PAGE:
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Application-level metrics help developers investigate and diagnose issues with their applications running on Heroku. An application with two or more running dynos in its dyno formation will have access to metrics gathered for all active process types. This data is available via the Metrics tab of the Heroku Dashboard.
The following documentation outlines the specific characteristics of the data available in the Metrics view tab in the Heroku Dashboard.
Individual metrics are gathered per process type.
Values presented in the Metrics view represent aggregates of 10 minute windows, and, for resource utilization, as maxima or averages per process type.
The following metrics are gathered for only the
web process type:
- Median: The median response time (50th percentile) of HTTP requests within the 10 minute period. This means that 50% of an application’s web requests were completed within less time than the median, and 50% were completed within more.
- 95th Percentile: The 95th percentile response time of HTTP requests within the 10 minute period. This means that 95% of an application’s web requests were completed within less time, and 5% were completed within more. This is helpful for providing an upper bound – but not maximum – for expected response times.
- OK: The number of successful (status codes < 500) requests serviced per minute. For a 10 minute block, this is the total number of successful requests divided by 10 to provide per-minute values.
- Failed: The number of failed (status codes >= 500) requests serviced per minute. For a 10 minute block, this is the total number of failed requests divided by 10 to provide per-minute values.
The following metrics are gathered for all process types, and are averages of the metrics of the dynos of that process type for a given application:
- RSS: The amount of memory (megabytes) held in RAM across dynos of a given process type. Both mean and max RSS are reported for each 10 minute interval.
- Swap: The portion of a dyno’s memory, in megabytes, stored on disk. It’s normal for an app to use a few megabytes of swap per dyno. Higher levels of swap usage though may indicate too much memory usage when compared to the dyno size. This can lead to slow response times and should be avoided. Both mean and max swap are reporting for each 10 minute interval.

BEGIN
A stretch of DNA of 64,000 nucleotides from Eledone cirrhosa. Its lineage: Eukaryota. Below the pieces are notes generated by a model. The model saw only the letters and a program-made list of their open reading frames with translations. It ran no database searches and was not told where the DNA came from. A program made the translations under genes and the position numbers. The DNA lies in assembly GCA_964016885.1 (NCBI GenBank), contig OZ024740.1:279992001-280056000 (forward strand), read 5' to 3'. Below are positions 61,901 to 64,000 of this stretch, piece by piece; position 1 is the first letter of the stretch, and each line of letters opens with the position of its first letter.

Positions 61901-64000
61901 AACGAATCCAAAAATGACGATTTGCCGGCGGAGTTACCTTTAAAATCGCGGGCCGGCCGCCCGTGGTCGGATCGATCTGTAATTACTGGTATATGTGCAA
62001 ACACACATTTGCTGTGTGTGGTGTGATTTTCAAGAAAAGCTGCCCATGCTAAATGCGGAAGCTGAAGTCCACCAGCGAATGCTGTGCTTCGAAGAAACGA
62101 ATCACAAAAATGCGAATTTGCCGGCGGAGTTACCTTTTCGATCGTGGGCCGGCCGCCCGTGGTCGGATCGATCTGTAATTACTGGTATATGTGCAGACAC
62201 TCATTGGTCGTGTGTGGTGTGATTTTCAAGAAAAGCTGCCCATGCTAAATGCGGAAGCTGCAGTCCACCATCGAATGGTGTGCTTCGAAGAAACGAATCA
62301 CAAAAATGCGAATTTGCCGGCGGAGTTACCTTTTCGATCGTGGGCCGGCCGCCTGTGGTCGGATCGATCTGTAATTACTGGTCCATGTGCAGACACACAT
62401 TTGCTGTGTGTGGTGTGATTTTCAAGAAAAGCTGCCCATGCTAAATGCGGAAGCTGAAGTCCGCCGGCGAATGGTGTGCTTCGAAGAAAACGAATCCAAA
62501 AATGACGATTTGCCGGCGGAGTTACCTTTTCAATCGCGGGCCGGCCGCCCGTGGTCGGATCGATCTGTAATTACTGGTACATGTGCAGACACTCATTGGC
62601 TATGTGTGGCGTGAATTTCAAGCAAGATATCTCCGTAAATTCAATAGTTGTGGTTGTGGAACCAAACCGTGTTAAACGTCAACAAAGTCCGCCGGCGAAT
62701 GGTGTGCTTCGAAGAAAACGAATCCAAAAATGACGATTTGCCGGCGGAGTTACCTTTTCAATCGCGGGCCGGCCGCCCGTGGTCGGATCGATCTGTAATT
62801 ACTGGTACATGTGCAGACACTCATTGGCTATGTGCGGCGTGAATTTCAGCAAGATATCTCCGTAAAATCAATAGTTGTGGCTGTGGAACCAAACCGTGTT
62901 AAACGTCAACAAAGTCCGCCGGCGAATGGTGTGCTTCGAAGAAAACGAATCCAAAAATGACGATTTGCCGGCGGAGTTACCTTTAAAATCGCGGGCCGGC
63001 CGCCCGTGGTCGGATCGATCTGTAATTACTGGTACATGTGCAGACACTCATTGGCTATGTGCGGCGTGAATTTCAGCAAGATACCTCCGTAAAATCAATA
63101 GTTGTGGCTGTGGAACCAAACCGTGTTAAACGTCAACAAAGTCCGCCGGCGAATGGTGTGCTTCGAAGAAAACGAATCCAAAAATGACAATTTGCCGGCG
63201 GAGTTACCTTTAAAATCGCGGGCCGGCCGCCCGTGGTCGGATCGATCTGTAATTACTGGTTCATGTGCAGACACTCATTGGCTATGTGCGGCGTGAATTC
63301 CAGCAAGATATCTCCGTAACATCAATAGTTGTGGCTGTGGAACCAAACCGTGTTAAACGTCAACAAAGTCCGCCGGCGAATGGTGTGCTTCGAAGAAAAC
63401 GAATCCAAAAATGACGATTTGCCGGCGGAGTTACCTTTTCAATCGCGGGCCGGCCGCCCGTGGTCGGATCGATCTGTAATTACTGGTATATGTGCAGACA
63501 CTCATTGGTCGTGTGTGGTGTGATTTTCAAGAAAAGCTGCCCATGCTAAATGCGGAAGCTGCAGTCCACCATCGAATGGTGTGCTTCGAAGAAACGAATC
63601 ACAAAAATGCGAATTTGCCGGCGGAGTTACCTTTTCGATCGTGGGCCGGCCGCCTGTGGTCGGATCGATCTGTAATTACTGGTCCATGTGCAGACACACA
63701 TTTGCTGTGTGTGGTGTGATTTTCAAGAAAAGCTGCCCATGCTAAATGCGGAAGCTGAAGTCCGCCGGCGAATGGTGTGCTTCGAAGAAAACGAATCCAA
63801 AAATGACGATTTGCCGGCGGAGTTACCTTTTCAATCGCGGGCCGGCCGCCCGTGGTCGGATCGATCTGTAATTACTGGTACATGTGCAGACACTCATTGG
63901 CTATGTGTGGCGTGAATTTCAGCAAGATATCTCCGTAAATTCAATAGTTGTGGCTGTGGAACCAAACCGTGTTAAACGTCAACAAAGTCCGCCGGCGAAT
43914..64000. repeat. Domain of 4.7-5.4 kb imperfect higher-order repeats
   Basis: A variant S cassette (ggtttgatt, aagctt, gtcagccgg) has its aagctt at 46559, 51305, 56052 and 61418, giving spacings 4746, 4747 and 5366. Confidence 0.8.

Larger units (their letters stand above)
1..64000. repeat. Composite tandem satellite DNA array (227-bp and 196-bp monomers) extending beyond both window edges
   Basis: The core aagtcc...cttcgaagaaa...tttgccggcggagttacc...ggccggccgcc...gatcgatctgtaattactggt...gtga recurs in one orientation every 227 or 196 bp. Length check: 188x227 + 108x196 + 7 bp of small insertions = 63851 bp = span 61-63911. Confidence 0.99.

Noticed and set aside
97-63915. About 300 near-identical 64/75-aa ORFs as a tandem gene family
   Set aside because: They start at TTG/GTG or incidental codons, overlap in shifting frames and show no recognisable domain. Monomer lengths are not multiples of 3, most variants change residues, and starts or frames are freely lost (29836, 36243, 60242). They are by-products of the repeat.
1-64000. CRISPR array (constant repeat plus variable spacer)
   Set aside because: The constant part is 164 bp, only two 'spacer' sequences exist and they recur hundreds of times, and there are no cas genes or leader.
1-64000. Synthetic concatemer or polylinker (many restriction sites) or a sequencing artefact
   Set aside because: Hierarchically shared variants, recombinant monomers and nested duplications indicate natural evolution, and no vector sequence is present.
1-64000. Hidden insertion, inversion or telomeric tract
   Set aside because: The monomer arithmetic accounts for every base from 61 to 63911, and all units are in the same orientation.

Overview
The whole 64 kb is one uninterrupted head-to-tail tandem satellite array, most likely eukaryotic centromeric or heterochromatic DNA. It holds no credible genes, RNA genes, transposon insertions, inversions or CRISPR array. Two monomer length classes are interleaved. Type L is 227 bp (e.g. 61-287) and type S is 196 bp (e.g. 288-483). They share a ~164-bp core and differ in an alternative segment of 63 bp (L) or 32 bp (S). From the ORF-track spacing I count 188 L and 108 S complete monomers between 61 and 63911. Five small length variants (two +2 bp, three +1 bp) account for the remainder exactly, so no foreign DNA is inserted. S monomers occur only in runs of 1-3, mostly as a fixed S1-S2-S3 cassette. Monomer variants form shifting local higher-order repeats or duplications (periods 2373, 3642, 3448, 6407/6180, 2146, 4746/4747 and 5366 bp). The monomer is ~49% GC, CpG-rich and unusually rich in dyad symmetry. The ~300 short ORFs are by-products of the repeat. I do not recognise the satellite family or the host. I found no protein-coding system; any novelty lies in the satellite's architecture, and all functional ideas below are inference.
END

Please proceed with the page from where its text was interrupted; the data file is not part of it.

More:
- 1m Load Average: The mean of the 1 minute load average for each 10 minute period. This reflects the number of CPU tasks that are in the ready queue (i.e. waiting to be processed) expressed as an exponentially dampened average over the past 30 minutes.
- 1m Load Max: Maximum value of the 1 minute load average for the 10 minute period.
The number of Heroku Errors that occurred in the 10 minute time window, segmented by error code.
In addition to raw metrics, Heroku will provide alerts about specific conditions that can be indicative of problems with your application.
A red indicator will appear on process types that have alerts. A green indicator implies that there are no alerts:
The list of alerts provided is constantly evolving as we gather more data about application behavior, but some examples include notifications when:
- There are request timeouts indicative of slow requests that could lead to application queueing
- An application’s memory usage is growing in a way that indicates the potential for performance issues
- Response time has degraded for the same period week-over-week
Data aggregated for the Metrics reporting functionality is retained on a best effort basis. As the data production and processing volumes are high, and will be increasing as more applications make use of the feature, intermittent data loss may occur.